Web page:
The BDCP has been on track for completion by 2013 and would be implemented during the next 50 years. Given the change in state government administration and the complexities inherent in creating the nation's largest habitat conservation plan, some participants in the process suggest it may take a couple of years beyond the 2013 target to complete the BDCP.

State Natural Resources Secretary John Laird told the media in a conference call after the National Research Council presented its findings that he appreciated the council's acknowledgment that its report was based on a document as it existed almost seven months ago.

"We're already starting the effects analysis process, as the council's report makes clear is needed," Laird told reporters. "There are many moving parts and we want to solicit new information in an open, transparent way and fix the problems."

The report's release was one of several delta-related developments of the past week:

• U.S. District Judge Oliver Wanger granted the federal government two additional years to complete an updated plan to protect the threatened delta smelt. Last December, the court ruled invalid key parts of the proposed protection plan from the U.S. Fish and Wildlife Service.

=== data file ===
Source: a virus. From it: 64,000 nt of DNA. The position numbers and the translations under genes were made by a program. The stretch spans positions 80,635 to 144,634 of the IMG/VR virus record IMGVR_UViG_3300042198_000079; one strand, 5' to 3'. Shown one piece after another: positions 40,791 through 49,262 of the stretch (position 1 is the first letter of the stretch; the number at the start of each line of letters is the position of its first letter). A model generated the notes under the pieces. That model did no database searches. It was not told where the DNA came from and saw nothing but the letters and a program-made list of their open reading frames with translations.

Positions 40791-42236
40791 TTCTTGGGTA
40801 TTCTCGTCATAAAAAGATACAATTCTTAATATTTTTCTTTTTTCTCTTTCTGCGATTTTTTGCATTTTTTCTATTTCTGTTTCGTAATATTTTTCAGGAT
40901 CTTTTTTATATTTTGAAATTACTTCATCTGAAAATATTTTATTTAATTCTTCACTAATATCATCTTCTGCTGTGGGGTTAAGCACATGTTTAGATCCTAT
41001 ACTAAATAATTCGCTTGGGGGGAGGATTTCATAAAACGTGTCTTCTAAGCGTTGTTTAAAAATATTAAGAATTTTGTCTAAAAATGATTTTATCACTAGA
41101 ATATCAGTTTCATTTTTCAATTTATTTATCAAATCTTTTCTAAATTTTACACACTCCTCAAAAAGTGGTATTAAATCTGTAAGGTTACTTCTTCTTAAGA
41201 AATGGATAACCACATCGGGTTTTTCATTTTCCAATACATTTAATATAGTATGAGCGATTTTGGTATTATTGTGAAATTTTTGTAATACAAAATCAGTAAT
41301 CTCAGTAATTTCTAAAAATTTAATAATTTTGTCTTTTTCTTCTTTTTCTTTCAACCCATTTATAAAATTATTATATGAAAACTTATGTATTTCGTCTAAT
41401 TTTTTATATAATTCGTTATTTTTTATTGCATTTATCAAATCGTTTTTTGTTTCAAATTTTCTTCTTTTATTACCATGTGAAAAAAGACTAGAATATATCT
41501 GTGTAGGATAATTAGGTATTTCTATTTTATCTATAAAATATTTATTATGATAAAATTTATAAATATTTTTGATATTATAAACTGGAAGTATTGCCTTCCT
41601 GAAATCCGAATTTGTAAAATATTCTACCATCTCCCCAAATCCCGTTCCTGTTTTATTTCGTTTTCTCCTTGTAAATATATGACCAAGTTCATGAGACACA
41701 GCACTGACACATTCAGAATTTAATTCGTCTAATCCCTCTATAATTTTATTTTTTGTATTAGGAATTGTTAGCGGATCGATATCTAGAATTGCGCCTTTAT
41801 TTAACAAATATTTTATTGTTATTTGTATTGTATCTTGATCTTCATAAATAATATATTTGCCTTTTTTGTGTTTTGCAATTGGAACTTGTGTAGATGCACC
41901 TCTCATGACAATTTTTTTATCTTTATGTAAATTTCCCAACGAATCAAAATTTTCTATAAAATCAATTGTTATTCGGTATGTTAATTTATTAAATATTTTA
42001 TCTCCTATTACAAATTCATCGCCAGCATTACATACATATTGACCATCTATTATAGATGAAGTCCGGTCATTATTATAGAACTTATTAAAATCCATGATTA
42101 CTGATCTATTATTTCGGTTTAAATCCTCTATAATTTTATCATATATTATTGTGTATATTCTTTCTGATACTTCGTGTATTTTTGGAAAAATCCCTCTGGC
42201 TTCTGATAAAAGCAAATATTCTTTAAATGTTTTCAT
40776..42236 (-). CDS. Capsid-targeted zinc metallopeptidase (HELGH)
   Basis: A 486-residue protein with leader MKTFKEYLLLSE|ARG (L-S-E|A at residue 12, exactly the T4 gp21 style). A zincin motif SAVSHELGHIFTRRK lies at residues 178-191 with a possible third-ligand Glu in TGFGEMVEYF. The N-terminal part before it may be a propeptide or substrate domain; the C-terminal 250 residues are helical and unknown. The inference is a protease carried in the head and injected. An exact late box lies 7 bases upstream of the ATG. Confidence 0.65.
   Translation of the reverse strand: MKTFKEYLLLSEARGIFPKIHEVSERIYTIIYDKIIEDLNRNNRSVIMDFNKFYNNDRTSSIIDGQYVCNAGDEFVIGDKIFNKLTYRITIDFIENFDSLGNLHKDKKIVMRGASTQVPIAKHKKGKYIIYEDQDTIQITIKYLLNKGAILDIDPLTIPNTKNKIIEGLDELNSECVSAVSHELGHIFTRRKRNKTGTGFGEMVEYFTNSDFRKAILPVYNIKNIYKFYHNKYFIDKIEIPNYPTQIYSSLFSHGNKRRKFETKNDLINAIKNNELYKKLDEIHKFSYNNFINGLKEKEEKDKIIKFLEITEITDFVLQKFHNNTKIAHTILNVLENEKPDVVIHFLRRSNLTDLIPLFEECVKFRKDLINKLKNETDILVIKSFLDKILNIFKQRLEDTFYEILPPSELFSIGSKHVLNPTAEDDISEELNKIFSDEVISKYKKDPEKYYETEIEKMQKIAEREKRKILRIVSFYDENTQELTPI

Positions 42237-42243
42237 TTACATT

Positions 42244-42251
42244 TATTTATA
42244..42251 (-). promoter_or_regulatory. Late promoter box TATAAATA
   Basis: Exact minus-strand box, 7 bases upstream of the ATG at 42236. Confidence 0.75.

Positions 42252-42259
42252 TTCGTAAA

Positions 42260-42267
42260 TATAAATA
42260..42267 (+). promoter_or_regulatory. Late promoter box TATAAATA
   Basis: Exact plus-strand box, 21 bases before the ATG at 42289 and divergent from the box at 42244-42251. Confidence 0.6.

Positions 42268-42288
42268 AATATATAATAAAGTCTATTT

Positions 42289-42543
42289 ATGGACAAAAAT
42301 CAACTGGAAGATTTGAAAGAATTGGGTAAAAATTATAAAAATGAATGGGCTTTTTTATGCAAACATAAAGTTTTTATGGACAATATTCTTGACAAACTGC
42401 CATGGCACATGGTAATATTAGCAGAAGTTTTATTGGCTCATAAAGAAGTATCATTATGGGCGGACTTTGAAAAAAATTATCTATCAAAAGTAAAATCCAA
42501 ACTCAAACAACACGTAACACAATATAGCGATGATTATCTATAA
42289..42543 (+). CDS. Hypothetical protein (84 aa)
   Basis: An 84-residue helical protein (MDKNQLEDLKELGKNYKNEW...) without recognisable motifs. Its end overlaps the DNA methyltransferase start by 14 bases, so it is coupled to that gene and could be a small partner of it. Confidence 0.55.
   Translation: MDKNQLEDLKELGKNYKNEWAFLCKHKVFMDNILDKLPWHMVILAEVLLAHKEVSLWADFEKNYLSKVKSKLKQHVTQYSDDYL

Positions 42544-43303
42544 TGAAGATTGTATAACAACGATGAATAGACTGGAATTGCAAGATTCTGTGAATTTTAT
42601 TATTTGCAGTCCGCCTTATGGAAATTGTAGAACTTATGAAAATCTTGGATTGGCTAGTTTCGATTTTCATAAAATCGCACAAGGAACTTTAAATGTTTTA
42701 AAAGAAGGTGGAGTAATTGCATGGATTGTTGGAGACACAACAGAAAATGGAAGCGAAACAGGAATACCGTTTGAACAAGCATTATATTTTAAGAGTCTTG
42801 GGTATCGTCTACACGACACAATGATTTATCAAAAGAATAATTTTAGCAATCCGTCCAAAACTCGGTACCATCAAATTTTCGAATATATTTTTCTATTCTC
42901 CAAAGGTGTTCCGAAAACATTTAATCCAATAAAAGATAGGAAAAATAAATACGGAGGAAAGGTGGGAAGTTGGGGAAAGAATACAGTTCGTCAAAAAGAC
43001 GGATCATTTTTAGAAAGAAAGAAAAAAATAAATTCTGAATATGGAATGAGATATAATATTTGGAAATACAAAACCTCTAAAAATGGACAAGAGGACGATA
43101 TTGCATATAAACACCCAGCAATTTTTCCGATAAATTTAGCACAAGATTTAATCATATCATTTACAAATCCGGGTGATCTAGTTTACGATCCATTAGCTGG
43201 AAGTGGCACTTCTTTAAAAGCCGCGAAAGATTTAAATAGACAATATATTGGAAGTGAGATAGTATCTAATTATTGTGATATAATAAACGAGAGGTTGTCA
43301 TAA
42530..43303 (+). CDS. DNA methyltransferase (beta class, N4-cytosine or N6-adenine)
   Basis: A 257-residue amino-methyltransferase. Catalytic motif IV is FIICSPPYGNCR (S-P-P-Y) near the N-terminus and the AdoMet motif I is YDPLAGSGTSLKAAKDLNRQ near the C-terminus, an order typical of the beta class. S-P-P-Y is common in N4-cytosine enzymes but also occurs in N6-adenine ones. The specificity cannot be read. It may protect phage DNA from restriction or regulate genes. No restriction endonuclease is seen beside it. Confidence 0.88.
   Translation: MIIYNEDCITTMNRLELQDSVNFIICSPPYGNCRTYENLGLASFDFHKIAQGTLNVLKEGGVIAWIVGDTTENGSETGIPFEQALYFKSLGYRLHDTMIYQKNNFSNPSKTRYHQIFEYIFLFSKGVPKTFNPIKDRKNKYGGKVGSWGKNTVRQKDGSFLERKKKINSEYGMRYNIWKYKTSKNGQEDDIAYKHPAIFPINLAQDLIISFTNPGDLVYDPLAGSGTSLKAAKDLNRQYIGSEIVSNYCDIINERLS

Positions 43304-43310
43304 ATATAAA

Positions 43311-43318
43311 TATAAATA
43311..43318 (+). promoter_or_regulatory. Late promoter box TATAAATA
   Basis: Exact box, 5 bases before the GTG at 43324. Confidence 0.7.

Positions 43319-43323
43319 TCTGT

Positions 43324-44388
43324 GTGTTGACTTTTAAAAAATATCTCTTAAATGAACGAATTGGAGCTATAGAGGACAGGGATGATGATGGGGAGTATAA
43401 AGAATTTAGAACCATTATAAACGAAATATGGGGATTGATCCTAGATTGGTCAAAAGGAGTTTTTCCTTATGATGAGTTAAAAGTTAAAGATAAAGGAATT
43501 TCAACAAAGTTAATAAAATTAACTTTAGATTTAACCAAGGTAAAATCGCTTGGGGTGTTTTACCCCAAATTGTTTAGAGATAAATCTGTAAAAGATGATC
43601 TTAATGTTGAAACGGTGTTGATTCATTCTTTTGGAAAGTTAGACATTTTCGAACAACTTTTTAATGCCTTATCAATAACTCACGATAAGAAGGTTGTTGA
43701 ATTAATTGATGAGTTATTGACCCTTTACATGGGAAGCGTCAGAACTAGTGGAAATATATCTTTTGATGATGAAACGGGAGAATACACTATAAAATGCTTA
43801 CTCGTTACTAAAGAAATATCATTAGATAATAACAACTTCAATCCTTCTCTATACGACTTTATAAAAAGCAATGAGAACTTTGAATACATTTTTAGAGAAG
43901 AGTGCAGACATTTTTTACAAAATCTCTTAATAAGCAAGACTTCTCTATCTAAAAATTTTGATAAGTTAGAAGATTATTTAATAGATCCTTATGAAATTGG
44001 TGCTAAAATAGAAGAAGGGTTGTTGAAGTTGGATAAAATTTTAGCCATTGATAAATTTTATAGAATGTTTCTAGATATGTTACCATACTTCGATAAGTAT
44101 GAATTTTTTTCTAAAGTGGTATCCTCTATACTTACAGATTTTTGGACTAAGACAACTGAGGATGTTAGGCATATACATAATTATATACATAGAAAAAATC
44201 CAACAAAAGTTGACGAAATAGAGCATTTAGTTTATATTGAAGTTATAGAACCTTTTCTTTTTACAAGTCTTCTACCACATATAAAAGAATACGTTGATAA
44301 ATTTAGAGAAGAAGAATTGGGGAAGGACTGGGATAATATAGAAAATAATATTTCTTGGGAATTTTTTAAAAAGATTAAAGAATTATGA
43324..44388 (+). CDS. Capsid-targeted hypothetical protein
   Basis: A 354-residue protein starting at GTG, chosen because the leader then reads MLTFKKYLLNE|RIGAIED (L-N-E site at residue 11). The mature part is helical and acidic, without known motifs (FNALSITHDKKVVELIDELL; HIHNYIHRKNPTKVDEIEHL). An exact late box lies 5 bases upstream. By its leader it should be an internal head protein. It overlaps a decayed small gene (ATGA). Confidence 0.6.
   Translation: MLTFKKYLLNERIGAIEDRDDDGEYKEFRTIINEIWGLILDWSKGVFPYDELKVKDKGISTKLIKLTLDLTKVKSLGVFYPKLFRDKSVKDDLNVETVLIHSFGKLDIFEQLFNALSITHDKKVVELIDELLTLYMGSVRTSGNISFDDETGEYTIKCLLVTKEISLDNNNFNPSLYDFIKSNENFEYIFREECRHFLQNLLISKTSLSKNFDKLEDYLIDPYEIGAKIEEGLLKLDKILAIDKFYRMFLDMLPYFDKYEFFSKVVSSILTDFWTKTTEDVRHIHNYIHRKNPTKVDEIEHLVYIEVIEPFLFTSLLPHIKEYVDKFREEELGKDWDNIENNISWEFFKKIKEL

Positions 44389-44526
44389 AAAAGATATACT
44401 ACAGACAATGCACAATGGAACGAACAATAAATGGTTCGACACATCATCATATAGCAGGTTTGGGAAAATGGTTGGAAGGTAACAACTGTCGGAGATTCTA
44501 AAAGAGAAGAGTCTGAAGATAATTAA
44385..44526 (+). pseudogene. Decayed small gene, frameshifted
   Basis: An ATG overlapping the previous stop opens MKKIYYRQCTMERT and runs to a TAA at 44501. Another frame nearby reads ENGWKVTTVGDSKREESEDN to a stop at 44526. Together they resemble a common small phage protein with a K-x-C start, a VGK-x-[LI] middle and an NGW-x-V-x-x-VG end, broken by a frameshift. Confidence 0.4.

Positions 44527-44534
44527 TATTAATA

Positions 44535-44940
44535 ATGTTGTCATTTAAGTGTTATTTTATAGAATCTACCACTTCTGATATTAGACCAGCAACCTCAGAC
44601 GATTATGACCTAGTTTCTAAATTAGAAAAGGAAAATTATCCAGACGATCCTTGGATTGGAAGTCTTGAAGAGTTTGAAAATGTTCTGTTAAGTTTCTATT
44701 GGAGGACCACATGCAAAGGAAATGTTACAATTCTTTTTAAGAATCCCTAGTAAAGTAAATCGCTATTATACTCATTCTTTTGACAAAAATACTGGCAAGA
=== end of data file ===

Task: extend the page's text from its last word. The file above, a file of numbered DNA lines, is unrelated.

Parties to the litigation generally agreed that more time is needed to determine the appropriate protective measures for delta smelt while operating the water transfer pumps. The new deadline for a final biological opinion is December 2013.

What happens while the biological opinion is being rewritten remains unclear. Depending on rainfall and snowpack in coming years, pumping restrictions could kick in before the deadline. If an agreement can't be reached on protective measures for the fish, the federal government, environmental organizations and farm groups could end up back in court.

• A group of east side San Joaquin Valley irrigation districts filed suit in federal court to shut down the recently re-opened salmon fishing season off the California coast.

The San Joaquin River Group Authority said in its filing that federal agencies acted improperly in opening the commercial season after two years of closure. Water districts on the valley's east side say they are concerned that under San Joaquin River restoration requirements, diminished salmon runs could affect their ability to deliver water to customers.

• On Monday, a group of 15 water agencies, government entities and water users said it had urged the Delta Stewardship Council to move away from a regulatory approach outlined in its latest draft delta plan and return to its role as laid out by the Legislature in 2009. The group, which includes the California Farm Bureau, followed up on earlier criticism of the council's direction.

Instead of emphasizing regulation of local and state agencies and duplicating existing efforts, the coalition said the Delta Stewardship Council should focus on coordinating existing efforts already under way in the delta.

(Kate Campbell is an assistant editor of Ag Alert. She may be contacted at

Permission for use is granted, however, credit must be made to the California Farm Bureau Federation when reprinting this item.